"Vocation" originally meant the calling that priests were expected to feel when they chose to enter the priesthood. It only later came to mean whatever career a person chose.
I chose to make a right turn fairly late in my life, and go from a quarter century or so of computer programming to a new profession, psychological counseling. The change required that I get at least a master's degree, which at my age is probably as far as I will go.
What made me decide to make such a change? Well, some of the events in my own life, which are largely detailed elsewhere in this blog, gave me some experience with psychology, from the user's perspective, you could say. Verbal abuse, depression and suicidality, and a drawn-out divorce made me aware that there had to be more to life than programming. And, coming to the site during that period, I learned a bit about helping and being helped. Programming isn't much of a legacy compared to that.
The path to the degree has been long: four years and counting. The subjects taught were not clear-cut like the ones in my biology undergrad schooling. The classes had varying amounts of "experiential" learning, which seems to have meant that we taught each other. I have failed courses (before this one), something that isn't like me. I put off applying to the practicum several times, tiding myself over with an elective course so that my student loans wouldn't come due.
Clearly, then, I have shown some resistance to finishing the program. Now it will take at least another year to graduate, and then I have to get licensed. Anxiety accounts for some of the resistance, at least. The fact that, even when I'm licensed, I will have to be supervised throughout my career is another burden that slows me down. The profession also won't be as lucrative as if I had continued programming, and hey, who doesn't like money? My advisor, even before I was admitted into the program, remarked that I didn't have the same kind of enthusiasm that other students had coming in, mostly just having graduated with psychology degrees. I pointed out, essentially, that I was twice their age and so could be expected to be roughly half as naive, I mean optimistic. I used better words, because he let me in, but I haven't become less cynical.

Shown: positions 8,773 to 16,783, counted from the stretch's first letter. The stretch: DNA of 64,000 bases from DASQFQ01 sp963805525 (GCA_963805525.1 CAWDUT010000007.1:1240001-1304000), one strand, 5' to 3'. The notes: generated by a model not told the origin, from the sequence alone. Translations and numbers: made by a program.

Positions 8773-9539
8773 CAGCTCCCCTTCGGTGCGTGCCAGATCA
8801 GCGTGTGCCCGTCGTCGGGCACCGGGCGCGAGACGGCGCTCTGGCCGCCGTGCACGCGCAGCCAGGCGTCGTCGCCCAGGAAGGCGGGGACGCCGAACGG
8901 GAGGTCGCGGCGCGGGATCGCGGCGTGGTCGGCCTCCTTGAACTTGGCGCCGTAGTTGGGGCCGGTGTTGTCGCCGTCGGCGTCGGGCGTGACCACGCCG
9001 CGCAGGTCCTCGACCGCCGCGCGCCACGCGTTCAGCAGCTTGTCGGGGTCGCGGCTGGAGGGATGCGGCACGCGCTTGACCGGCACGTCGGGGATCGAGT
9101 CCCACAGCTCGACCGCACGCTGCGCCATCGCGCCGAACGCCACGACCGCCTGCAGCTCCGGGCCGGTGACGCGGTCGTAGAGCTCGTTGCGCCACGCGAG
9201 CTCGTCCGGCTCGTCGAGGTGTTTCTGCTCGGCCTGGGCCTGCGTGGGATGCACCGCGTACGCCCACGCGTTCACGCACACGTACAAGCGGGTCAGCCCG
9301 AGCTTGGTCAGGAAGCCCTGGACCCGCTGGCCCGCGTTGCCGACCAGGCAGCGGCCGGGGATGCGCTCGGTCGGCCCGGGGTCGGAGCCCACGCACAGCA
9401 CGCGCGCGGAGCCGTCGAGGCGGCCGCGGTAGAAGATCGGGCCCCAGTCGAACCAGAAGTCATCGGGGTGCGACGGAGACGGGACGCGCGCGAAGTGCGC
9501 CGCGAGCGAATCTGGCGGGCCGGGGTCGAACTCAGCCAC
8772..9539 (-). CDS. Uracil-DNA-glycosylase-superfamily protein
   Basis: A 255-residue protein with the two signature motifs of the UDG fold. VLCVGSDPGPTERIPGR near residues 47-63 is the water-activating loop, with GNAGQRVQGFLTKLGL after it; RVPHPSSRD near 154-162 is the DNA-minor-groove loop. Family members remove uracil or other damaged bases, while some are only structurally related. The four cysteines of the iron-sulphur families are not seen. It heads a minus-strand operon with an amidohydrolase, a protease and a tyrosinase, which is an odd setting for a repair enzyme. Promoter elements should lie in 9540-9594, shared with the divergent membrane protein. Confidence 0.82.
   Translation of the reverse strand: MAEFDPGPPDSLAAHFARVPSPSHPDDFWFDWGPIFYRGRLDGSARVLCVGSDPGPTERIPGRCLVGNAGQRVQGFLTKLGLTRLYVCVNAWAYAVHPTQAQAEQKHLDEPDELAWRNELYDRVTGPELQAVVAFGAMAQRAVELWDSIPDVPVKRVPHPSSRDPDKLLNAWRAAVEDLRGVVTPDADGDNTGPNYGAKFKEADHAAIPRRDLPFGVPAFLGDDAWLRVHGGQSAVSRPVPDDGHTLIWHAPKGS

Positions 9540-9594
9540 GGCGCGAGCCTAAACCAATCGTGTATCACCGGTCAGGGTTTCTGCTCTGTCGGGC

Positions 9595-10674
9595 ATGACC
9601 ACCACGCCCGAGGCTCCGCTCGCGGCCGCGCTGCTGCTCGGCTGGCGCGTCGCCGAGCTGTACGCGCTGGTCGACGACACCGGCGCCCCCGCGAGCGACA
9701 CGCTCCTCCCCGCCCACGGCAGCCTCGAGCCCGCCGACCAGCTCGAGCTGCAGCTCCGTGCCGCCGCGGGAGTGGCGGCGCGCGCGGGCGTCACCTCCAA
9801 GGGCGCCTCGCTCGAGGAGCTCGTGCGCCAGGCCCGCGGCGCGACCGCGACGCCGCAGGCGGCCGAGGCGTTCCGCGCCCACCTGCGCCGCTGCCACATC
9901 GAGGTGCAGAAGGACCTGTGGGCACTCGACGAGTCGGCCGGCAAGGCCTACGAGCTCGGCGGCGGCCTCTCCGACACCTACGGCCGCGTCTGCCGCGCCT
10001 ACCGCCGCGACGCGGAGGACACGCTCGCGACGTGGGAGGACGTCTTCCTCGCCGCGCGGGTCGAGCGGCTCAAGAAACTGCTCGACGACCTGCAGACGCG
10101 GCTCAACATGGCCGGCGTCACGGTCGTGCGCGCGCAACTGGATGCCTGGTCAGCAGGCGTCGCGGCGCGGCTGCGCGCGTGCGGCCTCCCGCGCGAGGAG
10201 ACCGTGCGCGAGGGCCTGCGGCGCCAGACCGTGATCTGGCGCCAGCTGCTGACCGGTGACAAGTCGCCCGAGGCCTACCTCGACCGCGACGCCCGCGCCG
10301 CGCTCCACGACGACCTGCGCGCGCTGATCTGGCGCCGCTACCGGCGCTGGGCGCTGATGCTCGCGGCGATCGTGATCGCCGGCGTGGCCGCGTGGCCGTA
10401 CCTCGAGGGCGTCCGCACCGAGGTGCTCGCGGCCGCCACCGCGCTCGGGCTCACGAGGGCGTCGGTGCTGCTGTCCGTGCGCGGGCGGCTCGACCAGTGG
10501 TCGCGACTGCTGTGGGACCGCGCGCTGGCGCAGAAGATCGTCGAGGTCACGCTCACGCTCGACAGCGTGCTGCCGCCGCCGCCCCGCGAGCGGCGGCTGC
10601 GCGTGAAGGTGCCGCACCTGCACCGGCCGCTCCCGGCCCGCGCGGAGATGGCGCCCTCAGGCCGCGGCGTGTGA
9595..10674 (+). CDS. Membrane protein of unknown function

Interestingly, I chose counseling as the way to help because I had experience with (receiving) it over most of my life, and I assumed that was how people get helped. I only realized, this last semester during one of my supervision sessions, that counseling was not, in fact, what helped me through the worst of my own time. It was this site! (The people really.) That startling idea has at least opened my mind to consider other helping options, even if I finish the counseling degree.
It probably plays no small part in my reasons for coming back.